It’s a small step forward, but hopefully this is the beginning of something good – NBC will offer some of its programming for free download the night of broadcast with viewing possible for up to a week after each show airs.
NBC’s move comes as companies throughout the television business search for new economic models in the face of enormous changes in the business. Networks continue to lose audience share, and viewers – especially many of the highly prized viewers under 30 years old – are increasingly demanding control of their program choices, insisting on being able to watch shows when, where and how they want.
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Jeff Gaspin, the president of the NBC Universal Television Group, said, “The shift from programmer to consumer controlling program choices is the biggest change in the media business in the past 25 or 30 years.”
That comment is the biggest challenge facing the content producing industries right now. As technologies have improved for capturing, storing, time- and place-shifting, copying, and working with this content (i.e. music and television programs), the producers of the content have lost so much of the control over how this content is used. So many big-wigs in the companies affected by this fear it and have resorted to tactics like legislating loss of consumer rights (I’m thinking of you, DMCA) rather than trying to find ways to make consumer choice work to the industry’s advantage.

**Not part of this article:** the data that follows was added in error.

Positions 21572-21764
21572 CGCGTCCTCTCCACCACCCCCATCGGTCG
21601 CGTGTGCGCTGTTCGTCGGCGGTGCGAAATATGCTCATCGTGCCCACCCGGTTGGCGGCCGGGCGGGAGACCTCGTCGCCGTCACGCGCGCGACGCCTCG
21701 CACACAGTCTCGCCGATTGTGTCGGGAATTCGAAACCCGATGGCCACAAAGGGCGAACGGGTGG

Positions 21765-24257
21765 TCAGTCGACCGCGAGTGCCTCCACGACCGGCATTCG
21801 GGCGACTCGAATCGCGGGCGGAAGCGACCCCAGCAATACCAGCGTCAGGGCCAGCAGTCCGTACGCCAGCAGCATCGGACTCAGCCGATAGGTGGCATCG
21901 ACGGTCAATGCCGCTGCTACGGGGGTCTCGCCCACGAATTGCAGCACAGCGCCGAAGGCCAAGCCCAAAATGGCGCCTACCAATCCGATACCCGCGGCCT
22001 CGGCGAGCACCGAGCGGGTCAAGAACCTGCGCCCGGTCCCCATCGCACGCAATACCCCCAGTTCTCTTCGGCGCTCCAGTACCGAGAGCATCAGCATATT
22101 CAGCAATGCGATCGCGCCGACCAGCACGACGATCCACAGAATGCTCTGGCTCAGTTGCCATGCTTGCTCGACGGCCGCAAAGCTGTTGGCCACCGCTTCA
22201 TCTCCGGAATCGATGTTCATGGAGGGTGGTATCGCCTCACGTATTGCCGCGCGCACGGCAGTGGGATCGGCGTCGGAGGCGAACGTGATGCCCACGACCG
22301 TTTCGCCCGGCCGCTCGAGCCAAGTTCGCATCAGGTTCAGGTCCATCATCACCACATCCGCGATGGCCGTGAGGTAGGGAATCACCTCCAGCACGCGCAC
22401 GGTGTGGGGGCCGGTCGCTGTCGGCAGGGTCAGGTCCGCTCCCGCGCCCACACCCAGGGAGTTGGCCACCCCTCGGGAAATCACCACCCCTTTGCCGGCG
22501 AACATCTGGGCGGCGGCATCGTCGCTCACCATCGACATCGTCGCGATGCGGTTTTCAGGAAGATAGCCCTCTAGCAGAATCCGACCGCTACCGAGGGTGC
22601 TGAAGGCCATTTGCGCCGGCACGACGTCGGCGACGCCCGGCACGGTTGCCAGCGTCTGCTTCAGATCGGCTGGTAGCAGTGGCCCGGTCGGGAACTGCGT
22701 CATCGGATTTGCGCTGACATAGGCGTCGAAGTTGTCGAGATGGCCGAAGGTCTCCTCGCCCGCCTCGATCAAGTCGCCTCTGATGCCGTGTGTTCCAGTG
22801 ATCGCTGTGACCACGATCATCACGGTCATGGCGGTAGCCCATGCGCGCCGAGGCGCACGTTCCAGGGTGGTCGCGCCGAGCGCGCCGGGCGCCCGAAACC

How this technology will work is, of course, paramount to the success of the endeavor. The initial limitations seem a bit asinine, but I suppose that’s to be expected of companies who fear where they are going.
The programs will initially be downloadable only to PCs with the Windows operating system, but NBC said it planned to make the service available to Mac computers and iPods later.
In a second phase of the NBC rollout, customers would pay a fee for downloads of episodes that they would then own and which would be transferable to other devices. NBC hopes to offer this service by mid-2008, depending on how quickly the company can put in place the secure software necessary to allow payment by credit card.
As a sometimes Linux user, I’m a bit bummed that no apparent effort is forthcoming on Linux support, but I expect the Linux community will find ways to resolve this on their own. I don’t expect the use restrictions to last very long, as there are many talented individuals committed to cracking this sort of thing. But hopefully the impact of this will be viewed by NBC executives as minor enough to move forward with the implementation. I know I personally would gladly pay a small fee for digital access to the shows I watch. I want to support the companies who produce the shows I enjoy rather than downloading them from torrent sites, but the companies behind the programs seem to think $3 or even $5 for a show is reasonable, and I’m not willing to pay that just to watch the show on a 2 inch screen on my MP3 player or my phone. So they get my money when the DVDs come out, and until then I just download the captured video from others who make this content available online.
[tags]NBC, Downloadable television programs, Digital distribution[/tags]